Before, people used to start getting tattoos where they couldn’t be seen and their hands and neck were the last things they used to tattoo. Nowadays, it’s the complete opposite; they start getting tattoos on their neck or hand and then finish off tattooing themselves where their clothes cover them. In my opinion, this is down to the meaning tattoos have now, the high quality of tattoos today, this loss of fear to express what you want regardless of your profession. I’ve tattooed doctors, lawyers, policemen and unemployed people. Every one of them had their own reasons for exercizing their rights of freedom and self choice. Every one of them in their own world or following standards and stereotypes which are a lot of the time wanted or envied.

HT: Is your tattoo style defined by any trend or aesthetic in particular?

Nueva-imagen4GF: To be honest, I was talking about this with other tattoo artists about personal styles that different tattoo artists have a few days ago. A lot of them choose a specific style. I personally haven’t found one particular way to tattoo yet. I’m attracted to the diversity there is of styles and customers. Being able to understand what somebody wants to get tattooed and doing it according to what this person wants is a real challenge. There are some people who only want a few letters written on their wrist, but then you have somebody else who wants to create a tree covering their entire back. I think working within these different styles forces me to become a better artist, studying on my own everything I didn’t learn at arts school. I’m quite a perfectionist. I always, unconsciously, add a part of one tattoo to another, and when a tattoo has a really complex design, it’s always a challenge to try and develop it in an effective way.

HT: You’re a Cuban that has emigrated like many others, no?

GF: I immigrated to Holland in 2005 although I’m currently living in Finland. Here, I’ve got my own business which I opened two years ago now.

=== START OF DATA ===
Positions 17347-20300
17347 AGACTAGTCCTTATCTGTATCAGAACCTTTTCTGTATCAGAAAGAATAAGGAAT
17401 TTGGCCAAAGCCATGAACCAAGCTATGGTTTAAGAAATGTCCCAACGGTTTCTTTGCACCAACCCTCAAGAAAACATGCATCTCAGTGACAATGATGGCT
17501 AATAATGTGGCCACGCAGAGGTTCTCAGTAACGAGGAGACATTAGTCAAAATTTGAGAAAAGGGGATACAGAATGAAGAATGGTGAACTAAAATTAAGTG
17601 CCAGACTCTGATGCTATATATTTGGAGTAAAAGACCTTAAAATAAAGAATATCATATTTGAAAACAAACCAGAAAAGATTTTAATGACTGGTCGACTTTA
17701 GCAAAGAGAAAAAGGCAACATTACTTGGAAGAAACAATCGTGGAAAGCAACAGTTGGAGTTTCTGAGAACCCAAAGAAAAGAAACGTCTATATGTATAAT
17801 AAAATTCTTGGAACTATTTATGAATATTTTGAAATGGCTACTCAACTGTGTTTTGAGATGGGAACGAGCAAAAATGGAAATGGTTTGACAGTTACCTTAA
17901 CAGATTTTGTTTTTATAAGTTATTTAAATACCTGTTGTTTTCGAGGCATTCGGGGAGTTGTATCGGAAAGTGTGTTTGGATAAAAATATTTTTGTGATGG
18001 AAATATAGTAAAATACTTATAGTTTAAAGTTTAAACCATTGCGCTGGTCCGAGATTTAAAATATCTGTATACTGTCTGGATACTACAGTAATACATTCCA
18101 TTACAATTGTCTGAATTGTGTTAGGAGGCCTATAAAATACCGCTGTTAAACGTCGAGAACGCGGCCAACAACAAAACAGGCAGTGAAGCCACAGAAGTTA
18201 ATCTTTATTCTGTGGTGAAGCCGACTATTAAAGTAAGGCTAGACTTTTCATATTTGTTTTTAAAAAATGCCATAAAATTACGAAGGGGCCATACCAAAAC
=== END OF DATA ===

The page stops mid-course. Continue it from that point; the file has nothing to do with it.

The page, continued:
HT: Do you have any special recommendations for people who might be thinking about getting a tattoo?

GF: The best advice I can give to somebody who wants to get a tattoo is that they find out everything they can about the pros and cons of actually getting a tattoo. What tattoo they want to get, where would be the best place to get it done. What level of hygiene does the tattoo parlour where you’re going to get the tattoo done have and about the tattoo artist’s experience. Don’t ever get a tattoo if you’re drunk or under the influence of drugs.

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What's your opinion?

  • Eden Wong

    Wow there was some nasty tattoos in Cuba years ago. Much higher level of artistic and technical competence these days.

    That said, tattoos so popular now that naturally there are a lot of inexperienced and untrained guys still making a buck off it, especially outside the tourist centres.

  • Carlyle MacDuff

    The fashion for tattoos is interesting, but why not a few photographs of tattoos on 70-80 year old people who have either grown fat or lost weight and now have wrinkled baggy skin, both conditions that lead to wild distortion of the original pictures or designs? Tattoos are permanent, smooth youthful skin is not.

  • Holguinero

    Thanks a lot Carlyle. I just canceled my appointment to have my first ever tattoo. All kidding aside, the tattooist in the article is, in my humble opinion, an artist.

    • Carlyle MacDuff

      The obvious difficulty Holguiero is that tattooists us the human skin as a medium. Unlike those used by painters, canvas, board, conditioned wood etc. skin deteriorates with age. My comment is not related to whether any given tattooist is an artist or not. It relates to the appearance of the tattoo as the skin inevitably ages. If the art is outstanding it can be applied to another more permanent surface.